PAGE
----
Today in military history: First American Ace in WWII

Team Mighty
Updated onFeb 16, 2023 9:33 AM PST
1 minute read
first american ace in wwii


On Feb. 20, 1942, Lt. Edward Henry “Butch” O’Hare took on a raid of enemy bombers and became the first…

On Feb. 20, 1942, Lt. Edward Henry “Butch” O’Hare took on a raid of enemy bombers and became the first American ace in World War II.

The month before, the aircraft carrier USS Lexington sailed from Pearl Harbor toward New Ireland with the mission of destabilizing the Japanese position on Rabaul. In mid-February, Lexington entered the waters of the Coral Sea and prepared to strike a Japanese shipping harbor. 

On Feb. 20, O’Hare’s Navy fighter was alone in the air when nine Japanese bombers raided the USS Lexington. Moments later, he would go down in history.

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The citation for the Medal of Honor he would receive stated it best:

“The President of the United States of America, in the name of Congress, takes pleasure in presenting the Medal of Honor to Lieutenant Edward Henry “Butch” O’Hare (NSN: 0-78672), United States Navy, for conspicuous gallantry and intrepidity in aerial combat, at grave risk of his life above and beyond the call of duty, as section leader and pilot of Fighting Squadron Three (VF-3), attached to the U.S.S. LEXINGTON, on 20 February 1942. Having lost the assistance of his teammates, Lieutenant O’Hare interposed his plane between his ship and an advancing enemy formation of nine attacking twin-engine heavy bombers. Without hesitation, alone and unaided, he repeatedly attacked this enemy formation, at close range in the face of intense combined machinegun and cannon fire. Despite this concentrated opposition, Lieutenant O’Hare, by his gallant and courageous action, his extremely skillful marksmanship in making the most of every shot of his limited amount of ammunition, shot down five enemy bombers and severely damaged a sixth before they reached the bomb release point. As a result of his gallant action–one of the most daring, if not the most daring, single action in the history of combat aviation–he undoubtedly saved his carrier from serious damage.”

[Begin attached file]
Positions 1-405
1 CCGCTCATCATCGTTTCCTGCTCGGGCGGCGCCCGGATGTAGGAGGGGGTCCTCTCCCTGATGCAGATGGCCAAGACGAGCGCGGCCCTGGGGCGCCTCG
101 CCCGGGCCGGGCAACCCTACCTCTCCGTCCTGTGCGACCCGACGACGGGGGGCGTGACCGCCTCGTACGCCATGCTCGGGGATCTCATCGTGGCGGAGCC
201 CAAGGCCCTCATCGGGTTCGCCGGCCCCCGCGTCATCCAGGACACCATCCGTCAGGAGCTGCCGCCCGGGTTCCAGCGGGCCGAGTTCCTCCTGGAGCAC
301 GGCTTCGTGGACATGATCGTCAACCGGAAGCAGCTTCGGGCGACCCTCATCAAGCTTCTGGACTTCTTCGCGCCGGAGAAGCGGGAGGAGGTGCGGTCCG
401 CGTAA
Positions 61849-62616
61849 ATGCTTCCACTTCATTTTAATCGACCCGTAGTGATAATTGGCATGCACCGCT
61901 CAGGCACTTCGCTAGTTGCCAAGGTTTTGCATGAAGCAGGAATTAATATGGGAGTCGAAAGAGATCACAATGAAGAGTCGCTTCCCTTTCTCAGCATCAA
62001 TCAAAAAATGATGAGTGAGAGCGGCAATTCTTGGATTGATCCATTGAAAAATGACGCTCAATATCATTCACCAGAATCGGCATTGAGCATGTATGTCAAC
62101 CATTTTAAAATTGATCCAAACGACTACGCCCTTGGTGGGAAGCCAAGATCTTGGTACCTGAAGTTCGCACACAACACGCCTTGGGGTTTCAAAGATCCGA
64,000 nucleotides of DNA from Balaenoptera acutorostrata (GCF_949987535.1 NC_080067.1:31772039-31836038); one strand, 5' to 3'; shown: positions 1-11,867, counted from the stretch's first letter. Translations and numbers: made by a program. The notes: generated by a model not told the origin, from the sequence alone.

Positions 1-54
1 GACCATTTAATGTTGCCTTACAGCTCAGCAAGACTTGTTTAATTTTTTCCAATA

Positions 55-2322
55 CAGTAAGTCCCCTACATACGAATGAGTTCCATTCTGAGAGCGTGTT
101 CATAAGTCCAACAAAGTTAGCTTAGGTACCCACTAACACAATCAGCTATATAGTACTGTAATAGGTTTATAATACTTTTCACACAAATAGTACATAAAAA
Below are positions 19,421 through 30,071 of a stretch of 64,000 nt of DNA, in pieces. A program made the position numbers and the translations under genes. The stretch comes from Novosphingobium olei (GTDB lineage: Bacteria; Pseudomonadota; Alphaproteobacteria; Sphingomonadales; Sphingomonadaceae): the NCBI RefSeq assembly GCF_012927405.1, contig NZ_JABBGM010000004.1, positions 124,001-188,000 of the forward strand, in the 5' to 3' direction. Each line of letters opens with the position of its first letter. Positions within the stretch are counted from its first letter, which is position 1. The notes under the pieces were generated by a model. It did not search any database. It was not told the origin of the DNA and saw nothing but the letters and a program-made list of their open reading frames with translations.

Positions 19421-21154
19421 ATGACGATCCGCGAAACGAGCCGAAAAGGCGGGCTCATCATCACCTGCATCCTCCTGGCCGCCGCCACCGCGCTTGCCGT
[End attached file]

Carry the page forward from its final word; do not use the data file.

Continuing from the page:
In a mere four minutes, O’Hare shot down five of the enemy bombers and the Lexington was able to repel the attack. 

President Roosevelt himself personally congratulated O’Hare for his Medal of Honor.

Featured Image: Lt. Edward H. “Butch” O’Hare in his Grumman F4F-3 Wildcat giving a thumbs up at Naval Air Station Kaneohe, Oahu, Hawaii. April 10, 1942. Note “Felix the Cat” insignia of Fighting Squadron Three (VF-3) and five Japanese flags representing the five enemy bombers he was credited with shooting down. (National Archives image)


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